How to Tell If Your Cat is Pregnant
There is nothing cuter than a pregnant cat expecting adorable kittens. If your cat is pregnant, there are a few things you should know that can help them during the process.
When a cat prepares to have her babies, she goes through a process called queening. This is where the mama cat feels especially affectionate and starts creating a birthing space. Since cats do not speak our language, we have to look for clear signs of pregnancy. So, how can you tell if a cat is pregnant?
Cats that are pregnant will often gain weight rapidly, have an increase in appetite, show increased signs of affection, and may even exhibit signs of morning sickness such as vomiting. However, the only way to truly tell if your cat is pregnant is to get a blood test from the veterinarian.
How long are Cats Pregnant?
Cats have relatively short pregnancies. Your cat can give birth in about 2 months, give or take a few weeks. However, these quick pregnancies are not easy and can come with complications. The average litter of kittens is four, but a cat can have up to 12 cats during one pregnancy.
The average pregnancy time frame is 58 – 67 days (about 2 months). Cats can also get pregnant multiple times a year. Your cat can have up to five litters a year, but this is dangerous and not recommended.
Try to keep your cat inside during their heat if you do not want a large litter of kittens. As cute as kittens are, they are also a lot of work and can be expensive to take care of.
Signs That Your Cat is Pregnant
Since cats cannot outright tell us they are pregnant, it is up to us to find out through signs that their bodies are changing.
Weight Gain and Increased Hunger
One common early sign is rapid weight gain. In just the first few weeks of pregnancy, your cat can gain anywhere from 1 to 6 pounds in just a few weeks. They will also start eating a lot more and develop a large diet.
Where your cat carries their weight makes all the difference; it is not enough to simply gain some weight. Some cats gain weight when they eat too much food, stop participating in play or exercise, or have a health condition that prompts weight gain. However, your cat may be pregnant if its lower belly starts to droop and grow.
Another sign that usually starts within a month of the pregnancy is vomiting. As long as your cat is not vomiting blood and staying hydrated, there is no reason to be concerned. The hormones changing in their bodies can cause nausea and an upset stomach, which, mixed with the increased food intake, will cause vomiting in a pregnant cat.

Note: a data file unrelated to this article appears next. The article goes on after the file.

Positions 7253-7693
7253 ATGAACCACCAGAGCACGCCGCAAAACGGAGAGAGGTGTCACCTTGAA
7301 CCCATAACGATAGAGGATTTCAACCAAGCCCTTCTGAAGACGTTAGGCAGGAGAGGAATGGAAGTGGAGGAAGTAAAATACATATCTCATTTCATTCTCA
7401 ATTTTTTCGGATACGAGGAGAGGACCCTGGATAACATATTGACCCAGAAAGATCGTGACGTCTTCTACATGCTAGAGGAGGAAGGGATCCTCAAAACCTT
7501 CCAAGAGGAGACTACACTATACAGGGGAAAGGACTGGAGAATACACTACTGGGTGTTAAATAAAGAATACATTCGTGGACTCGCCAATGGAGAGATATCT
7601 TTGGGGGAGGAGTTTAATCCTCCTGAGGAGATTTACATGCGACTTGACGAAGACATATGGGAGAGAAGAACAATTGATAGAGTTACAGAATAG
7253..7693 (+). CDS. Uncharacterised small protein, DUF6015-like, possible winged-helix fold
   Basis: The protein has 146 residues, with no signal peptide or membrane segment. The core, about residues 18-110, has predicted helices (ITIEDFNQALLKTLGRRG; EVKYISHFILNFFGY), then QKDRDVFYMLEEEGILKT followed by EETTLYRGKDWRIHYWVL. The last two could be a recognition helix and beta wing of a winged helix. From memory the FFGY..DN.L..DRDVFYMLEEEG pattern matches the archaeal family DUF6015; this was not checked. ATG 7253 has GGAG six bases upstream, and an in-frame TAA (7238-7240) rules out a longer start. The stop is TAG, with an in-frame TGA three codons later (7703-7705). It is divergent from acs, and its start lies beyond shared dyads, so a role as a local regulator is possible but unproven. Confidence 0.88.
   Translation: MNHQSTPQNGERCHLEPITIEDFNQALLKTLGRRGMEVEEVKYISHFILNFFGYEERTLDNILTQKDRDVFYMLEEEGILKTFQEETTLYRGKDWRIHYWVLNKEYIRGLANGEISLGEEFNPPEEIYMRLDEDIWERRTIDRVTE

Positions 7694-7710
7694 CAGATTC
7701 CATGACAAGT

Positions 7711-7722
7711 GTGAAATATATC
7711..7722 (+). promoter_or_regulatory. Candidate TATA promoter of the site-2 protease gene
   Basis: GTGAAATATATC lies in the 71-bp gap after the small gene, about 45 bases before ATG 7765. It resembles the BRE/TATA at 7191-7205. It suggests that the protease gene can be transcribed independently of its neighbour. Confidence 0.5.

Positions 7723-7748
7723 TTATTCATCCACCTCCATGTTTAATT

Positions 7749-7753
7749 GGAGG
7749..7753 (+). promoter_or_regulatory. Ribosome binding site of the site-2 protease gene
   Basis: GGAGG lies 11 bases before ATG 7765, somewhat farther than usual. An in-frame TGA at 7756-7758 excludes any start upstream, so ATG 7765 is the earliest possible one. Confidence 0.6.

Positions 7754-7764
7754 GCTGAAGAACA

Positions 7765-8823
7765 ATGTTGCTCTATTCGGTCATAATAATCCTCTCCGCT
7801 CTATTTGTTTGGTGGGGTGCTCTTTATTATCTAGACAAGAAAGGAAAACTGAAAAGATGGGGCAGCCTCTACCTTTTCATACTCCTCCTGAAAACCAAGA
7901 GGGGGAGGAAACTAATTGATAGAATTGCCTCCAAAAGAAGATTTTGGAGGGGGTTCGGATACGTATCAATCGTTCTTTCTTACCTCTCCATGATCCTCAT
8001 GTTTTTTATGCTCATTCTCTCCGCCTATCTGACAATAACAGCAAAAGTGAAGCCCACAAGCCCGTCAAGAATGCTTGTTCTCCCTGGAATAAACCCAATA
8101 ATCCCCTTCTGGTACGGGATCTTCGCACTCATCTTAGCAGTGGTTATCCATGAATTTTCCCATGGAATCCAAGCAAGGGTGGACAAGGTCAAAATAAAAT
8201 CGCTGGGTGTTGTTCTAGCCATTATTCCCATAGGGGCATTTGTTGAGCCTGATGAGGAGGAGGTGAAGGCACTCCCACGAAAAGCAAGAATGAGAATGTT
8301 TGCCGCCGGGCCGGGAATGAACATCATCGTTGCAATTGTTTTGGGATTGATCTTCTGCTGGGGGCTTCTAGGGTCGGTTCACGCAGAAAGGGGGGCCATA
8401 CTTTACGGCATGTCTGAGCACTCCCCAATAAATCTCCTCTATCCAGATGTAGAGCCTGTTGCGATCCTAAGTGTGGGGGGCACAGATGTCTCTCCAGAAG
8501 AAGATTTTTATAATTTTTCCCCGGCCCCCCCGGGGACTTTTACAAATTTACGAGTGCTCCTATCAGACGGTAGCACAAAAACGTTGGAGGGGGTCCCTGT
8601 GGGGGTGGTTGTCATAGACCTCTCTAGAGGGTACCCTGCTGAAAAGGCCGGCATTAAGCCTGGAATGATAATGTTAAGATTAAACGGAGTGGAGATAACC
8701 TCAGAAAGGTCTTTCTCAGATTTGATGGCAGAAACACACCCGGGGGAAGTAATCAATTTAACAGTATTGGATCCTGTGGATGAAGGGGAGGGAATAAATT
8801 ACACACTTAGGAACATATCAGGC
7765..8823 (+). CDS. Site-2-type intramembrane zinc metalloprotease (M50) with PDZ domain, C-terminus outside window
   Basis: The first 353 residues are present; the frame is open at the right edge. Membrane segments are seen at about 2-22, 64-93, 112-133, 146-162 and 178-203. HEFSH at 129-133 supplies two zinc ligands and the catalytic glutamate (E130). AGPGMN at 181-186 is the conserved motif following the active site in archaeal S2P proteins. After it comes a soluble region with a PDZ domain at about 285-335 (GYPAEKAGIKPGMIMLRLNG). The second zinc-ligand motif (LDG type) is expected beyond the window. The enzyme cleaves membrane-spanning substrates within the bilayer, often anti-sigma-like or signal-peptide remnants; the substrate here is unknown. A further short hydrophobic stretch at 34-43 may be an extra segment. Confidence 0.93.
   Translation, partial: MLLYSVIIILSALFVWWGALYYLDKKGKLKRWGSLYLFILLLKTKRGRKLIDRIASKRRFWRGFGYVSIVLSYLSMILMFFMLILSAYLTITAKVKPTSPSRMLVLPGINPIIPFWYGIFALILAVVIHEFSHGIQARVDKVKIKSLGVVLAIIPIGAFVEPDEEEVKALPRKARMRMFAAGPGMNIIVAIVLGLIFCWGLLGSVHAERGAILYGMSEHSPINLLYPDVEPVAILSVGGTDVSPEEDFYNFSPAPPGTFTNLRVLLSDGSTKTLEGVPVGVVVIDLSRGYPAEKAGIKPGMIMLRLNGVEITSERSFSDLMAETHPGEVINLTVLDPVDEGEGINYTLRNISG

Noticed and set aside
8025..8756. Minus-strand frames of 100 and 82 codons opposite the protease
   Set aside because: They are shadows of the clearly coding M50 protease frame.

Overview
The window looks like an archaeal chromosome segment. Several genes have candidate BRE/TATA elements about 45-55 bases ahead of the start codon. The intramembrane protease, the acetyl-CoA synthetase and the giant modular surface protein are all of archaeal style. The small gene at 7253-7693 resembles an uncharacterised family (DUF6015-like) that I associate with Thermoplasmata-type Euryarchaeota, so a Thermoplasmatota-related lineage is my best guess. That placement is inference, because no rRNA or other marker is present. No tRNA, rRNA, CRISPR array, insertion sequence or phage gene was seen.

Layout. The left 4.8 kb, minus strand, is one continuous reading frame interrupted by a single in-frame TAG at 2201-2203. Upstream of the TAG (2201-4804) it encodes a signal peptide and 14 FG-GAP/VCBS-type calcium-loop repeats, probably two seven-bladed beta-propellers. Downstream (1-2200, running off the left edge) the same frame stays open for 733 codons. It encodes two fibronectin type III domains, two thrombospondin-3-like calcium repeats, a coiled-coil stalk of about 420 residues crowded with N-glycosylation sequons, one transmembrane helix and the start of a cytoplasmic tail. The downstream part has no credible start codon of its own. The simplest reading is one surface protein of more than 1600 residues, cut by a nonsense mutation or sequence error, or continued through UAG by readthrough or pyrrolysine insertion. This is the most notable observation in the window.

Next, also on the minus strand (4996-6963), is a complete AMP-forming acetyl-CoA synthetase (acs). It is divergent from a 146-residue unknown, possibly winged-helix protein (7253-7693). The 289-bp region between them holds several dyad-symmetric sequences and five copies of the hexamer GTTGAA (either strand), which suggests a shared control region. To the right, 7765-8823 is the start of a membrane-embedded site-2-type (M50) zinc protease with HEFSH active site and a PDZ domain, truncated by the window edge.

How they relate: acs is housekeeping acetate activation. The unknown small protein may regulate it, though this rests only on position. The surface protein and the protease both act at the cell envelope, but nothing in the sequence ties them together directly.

Cats that are close to giving birth will also crave affection and show a sweeter side. If your cat suddenly wants to cuddle and is following you around looking for belly rubs and pets, it could be that they are pregnant and seeking comfort from their favorite humans.
Pregnancy Test with a Veterinarian
Even with these signs, the only way to tell when a cat is pregnant is by taking them to a vet to perform tests. Blood tests can confirm if your cat is pregnant, but it does not tell you how many kittens your cat is carrying.
Instead, if you want to double-check that your cat is safe and the kittens are okay, you should ask your vet for an X-ray. These are standard when pets are pregnant as vets use X-rays to find out if the kittens are safe and in the right position for birthing.
How to Help Your Cat Give Birth
When you know your cat is pregnant, there are a few changes to their lifestyle you need to help them with.
First, as tempting as it is to love and grab your cat during their pregnancy, this can cause mishaps during the pregnancy. You must be very careful with their bellies as you can cause damage to the kittens or a miscarriage if you roughly handle their stomachs.
When it is time for your cat to give birth, they will find a comfortable area. Usually, they make their area by dragging blankets, soft materials, and toys. You can make it in advance by finding a large cardboard box and laying down quilt blankets.
Cats rarely need help as giving birth is instinctual in their nesting environment. However, If you notice that your cat is crying out or struggling during the birthing, do not hesitate to call your local vet.
Sometimes complications can occur, especially if your cat is small and is giving birth to a larger litter. This can cause tearing as well as dehydration, which can turn deadly.
Pregnancy is a very delicate process for your cat. However, cats have survival instincts that allow them to give birth without much help from us humans. Just remember not to intervene with the pregnancy, but stay close by in case your cat cries for help.
Do you have any questions about pregnancy in cats? Brown Veterinary Hospital in Terre Haute, IN is here to help! Reach out at 812-645-0715 or make an appointment today.